Jennifer Kavanagh 1st December 2010
As it currently stands, if someone wants to see the current cabinet papers on the IMF bailout they must wait until 2040. It’s almost like the last line in the Oliver Stone film “JFK” where the father tells the son to wait for 30 years to see if he was correct about his theory on the assaination of JFK.
In order to create a more open participatory democracy this system must require radical reform. Under the current system, as brought about in the Seventeenth Amendment of the Constitution, cabinet papers will only be released in the interests of the administration of justice or if there is an overriding public interest on foot of an application either by a tribunal, Minister on the authority of the Houses of the Oireachtas. Not much hope there for the average citizen who wishes to find out what the cabinet knew at what stage with regard to the bailout.
It could be argued that the current system of cabinet confidentiality perpetuates a culture of secrecy within the heart of government. There are conflicting ideals between the preservation of the order and authority of the state by restricting access to cabinet documents and the move towards opening up cabinet papers to citizens at a much earlier juncture than present.The main argument to open up the papers is that the current system prevents the citizen from accessing the policy making decisions of their government.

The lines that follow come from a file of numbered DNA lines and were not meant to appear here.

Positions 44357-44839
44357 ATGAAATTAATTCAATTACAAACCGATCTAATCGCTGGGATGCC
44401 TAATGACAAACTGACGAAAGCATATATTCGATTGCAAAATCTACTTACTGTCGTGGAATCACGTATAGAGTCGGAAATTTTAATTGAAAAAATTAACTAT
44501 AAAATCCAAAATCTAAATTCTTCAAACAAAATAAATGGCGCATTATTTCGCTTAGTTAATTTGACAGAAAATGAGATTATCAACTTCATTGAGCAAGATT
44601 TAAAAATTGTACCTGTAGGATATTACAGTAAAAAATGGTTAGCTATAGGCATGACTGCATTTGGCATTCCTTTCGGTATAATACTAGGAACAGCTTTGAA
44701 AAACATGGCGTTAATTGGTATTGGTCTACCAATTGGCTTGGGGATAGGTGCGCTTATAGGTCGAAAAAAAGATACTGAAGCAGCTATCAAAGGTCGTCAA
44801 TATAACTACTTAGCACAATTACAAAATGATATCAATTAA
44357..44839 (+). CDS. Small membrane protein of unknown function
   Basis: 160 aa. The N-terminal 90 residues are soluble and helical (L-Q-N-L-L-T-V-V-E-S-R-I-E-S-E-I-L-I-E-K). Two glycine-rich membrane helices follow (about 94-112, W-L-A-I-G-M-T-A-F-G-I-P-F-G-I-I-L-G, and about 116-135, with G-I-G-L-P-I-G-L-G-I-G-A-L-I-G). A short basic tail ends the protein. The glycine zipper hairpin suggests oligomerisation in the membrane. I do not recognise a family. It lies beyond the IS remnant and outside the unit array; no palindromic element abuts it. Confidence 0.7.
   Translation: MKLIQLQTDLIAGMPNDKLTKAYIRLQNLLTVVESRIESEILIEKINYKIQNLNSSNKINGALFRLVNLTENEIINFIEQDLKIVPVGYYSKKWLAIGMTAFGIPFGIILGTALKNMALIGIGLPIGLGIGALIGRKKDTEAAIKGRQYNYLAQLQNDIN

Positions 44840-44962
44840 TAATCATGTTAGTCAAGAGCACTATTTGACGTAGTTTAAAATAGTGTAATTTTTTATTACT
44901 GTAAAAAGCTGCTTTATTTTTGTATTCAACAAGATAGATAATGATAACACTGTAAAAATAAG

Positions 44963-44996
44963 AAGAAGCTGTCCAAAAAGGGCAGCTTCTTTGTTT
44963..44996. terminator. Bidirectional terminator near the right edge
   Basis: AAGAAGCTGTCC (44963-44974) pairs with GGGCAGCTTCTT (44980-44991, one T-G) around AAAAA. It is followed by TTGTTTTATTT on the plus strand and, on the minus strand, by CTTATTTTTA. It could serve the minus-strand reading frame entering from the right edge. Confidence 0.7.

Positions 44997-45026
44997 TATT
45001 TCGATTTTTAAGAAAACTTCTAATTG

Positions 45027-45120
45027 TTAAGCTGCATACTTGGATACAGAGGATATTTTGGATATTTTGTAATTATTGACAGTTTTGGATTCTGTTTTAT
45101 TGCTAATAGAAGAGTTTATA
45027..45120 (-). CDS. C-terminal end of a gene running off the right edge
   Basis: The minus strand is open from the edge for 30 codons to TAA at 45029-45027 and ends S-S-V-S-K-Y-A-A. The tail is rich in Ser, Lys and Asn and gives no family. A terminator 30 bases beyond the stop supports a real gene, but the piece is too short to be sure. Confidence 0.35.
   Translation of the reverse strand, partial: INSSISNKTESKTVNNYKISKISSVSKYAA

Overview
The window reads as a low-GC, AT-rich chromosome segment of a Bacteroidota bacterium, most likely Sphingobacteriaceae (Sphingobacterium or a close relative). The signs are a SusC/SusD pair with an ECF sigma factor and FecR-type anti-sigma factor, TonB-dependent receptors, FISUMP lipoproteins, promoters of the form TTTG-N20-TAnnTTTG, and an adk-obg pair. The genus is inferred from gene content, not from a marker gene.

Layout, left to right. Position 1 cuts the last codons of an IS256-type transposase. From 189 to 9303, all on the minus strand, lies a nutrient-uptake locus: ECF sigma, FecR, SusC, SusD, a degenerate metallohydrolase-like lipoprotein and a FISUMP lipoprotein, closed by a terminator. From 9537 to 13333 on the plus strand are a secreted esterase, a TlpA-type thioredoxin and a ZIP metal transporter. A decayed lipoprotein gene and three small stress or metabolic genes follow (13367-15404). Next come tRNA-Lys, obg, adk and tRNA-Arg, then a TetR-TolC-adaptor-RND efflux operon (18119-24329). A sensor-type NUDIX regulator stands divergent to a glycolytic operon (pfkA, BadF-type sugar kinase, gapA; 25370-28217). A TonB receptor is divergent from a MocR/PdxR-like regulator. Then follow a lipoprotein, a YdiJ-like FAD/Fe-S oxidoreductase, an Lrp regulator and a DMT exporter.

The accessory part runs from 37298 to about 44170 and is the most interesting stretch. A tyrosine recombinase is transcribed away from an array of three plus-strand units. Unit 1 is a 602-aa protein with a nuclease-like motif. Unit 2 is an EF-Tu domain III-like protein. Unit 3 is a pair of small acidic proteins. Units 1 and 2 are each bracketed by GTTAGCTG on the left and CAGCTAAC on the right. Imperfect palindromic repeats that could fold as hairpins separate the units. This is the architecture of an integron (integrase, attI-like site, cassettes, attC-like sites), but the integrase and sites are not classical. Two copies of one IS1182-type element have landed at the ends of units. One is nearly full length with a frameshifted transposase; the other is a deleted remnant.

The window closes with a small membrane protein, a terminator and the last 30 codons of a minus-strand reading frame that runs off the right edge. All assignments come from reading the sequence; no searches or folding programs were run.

Swedish model allows for the citizen to access cabinet documents within a matter of days online. In Ireland, the system does not even give legal protection to the 30 year rule. Of course there is a radical difference between the polticial systems of both countrys. But could the reform of the cabinet confidentiality help in political reform in this country? By being open in the information what our cabinet discusses (of course within defined limits such as national security threats) we could involved the citizen in a more constructive manner with the policy debate that shape the country.